Treatment effects will be evaluated by creating a dummy code (0 = TAU+, 1 = CBT+). This dummy code will be entered as a predictor of the intercept, Slope 1, and Slope 2. However, treatment factors will be constrained to 0 for the intercept, to implement so-called “constrained longitudinal data analysis” (Coffman, Edelman, Woolson, 2016; Twisk, Bosman, Hoekstra, et al, 2018), which studies show provides a more accurate estimate of treatment effects from randomised controlled trials with repeated measures.
The primary trial results will be the effect of treatment on Slope 1 (i.e., from baseline to post-treatment). This interaction directly tests whether the change in primary outcomes over time is different in the control and intervention arm. Effect sizes of the group difference at each time point also will be calculated.
A similar process will be followed for sleep efficiency, however a continuous time model will be estimated using a mixed effects model in Mplus because up to 42 days of sleep efficiency are collected. Sleep efficiency may not follow a normal distribution. If the assumption of normality is violated, significance tests and confidence intervals will be based on non-parametric bootstrapping.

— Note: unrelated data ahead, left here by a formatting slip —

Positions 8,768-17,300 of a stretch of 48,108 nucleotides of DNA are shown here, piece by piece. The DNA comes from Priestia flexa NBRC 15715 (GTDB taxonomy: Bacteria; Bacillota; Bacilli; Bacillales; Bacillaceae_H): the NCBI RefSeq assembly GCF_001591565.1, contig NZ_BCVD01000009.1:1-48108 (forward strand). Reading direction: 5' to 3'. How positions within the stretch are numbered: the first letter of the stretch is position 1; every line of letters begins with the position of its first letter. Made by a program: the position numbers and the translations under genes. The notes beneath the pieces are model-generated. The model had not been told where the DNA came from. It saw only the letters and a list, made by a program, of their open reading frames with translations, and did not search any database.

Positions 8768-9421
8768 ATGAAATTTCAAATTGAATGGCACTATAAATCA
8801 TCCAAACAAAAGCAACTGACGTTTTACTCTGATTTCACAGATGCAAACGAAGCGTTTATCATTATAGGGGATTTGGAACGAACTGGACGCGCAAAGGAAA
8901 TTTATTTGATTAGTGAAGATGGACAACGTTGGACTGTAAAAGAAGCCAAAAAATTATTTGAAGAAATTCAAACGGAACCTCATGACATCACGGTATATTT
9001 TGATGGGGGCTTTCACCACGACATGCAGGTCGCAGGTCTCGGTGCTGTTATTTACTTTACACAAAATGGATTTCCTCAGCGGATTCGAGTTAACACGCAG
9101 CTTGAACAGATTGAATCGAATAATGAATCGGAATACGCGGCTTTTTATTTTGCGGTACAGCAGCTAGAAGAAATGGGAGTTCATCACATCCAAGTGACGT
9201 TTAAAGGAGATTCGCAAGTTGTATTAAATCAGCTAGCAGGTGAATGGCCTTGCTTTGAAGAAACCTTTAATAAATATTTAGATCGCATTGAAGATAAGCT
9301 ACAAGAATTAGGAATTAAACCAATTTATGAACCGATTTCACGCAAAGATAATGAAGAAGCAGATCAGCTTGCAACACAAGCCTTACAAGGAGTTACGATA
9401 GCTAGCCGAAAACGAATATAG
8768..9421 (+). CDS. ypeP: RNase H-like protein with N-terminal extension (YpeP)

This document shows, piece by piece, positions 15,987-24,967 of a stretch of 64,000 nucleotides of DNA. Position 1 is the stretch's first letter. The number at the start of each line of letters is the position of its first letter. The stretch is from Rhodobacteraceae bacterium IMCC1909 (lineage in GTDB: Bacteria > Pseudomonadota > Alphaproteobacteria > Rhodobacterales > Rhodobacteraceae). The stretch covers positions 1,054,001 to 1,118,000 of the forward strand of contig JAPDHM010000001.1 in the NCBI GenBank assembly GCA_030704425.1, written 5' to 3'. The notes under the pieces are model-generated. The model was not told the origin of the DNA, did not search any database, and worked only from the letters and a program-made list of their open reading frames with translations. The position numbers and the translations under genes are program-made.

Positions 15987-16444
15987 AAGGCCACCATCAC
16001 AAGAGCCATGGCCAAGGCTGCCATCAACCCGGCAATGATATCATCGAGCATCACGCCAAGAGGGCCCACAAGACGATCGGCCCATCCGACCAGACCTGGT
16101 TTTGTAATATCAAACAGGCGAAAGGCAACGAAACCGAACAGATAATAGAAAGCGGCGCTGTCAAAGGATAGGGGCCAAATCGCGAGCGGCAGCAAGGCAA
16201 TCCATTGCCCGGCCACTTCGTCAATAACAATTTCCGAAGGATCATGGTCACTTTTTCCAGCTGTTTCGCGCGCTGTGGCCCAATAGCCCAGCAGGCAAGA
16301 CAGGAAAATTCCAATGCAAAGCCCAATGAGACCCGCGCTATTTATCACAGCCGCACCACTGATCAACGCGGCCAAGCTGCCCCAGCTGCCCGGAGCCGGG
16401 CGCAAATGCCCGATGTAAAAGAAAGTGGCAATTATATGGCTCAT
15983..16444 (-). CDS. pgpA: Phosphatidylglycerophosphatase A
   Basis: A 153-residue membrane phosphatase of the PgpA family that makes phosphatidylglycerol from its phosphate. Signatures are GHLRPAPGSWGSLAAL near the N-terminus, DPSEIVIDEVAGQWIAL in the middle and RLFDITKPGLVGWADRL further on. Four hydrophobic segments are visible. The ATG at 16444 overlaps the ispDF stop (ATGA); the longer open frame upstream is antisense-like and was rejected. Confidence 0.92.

Aim 2
Test the efficacy of CBT+ versus relaxation audio for psychological outcomes. Aim 2 will be tested identically to Aim 1, but using psychological outcomes in place of the sleep and fatigue outcomes

Recruitment
Recruitment status
Active, not recruiting
Date of first participant enrolment
Anticipated
Actual
Date of last participant enrolment
Anticipated
Actual
Date of last data collection
Anticipated
Actual
Sample size
Target
Accrual to date
Final
Recruitment in Australia
Recruitment state(s)
VIC
Recruitment hospital [1] 11495 0
Peter MacCallum Cancer Centre - Melbourne
Recruitment postcode(s) [1] 23519 0
3000 - Melbourne

Funding & Sponsors
Funding source category [1] 300217 0
University
Name [1] 300217 0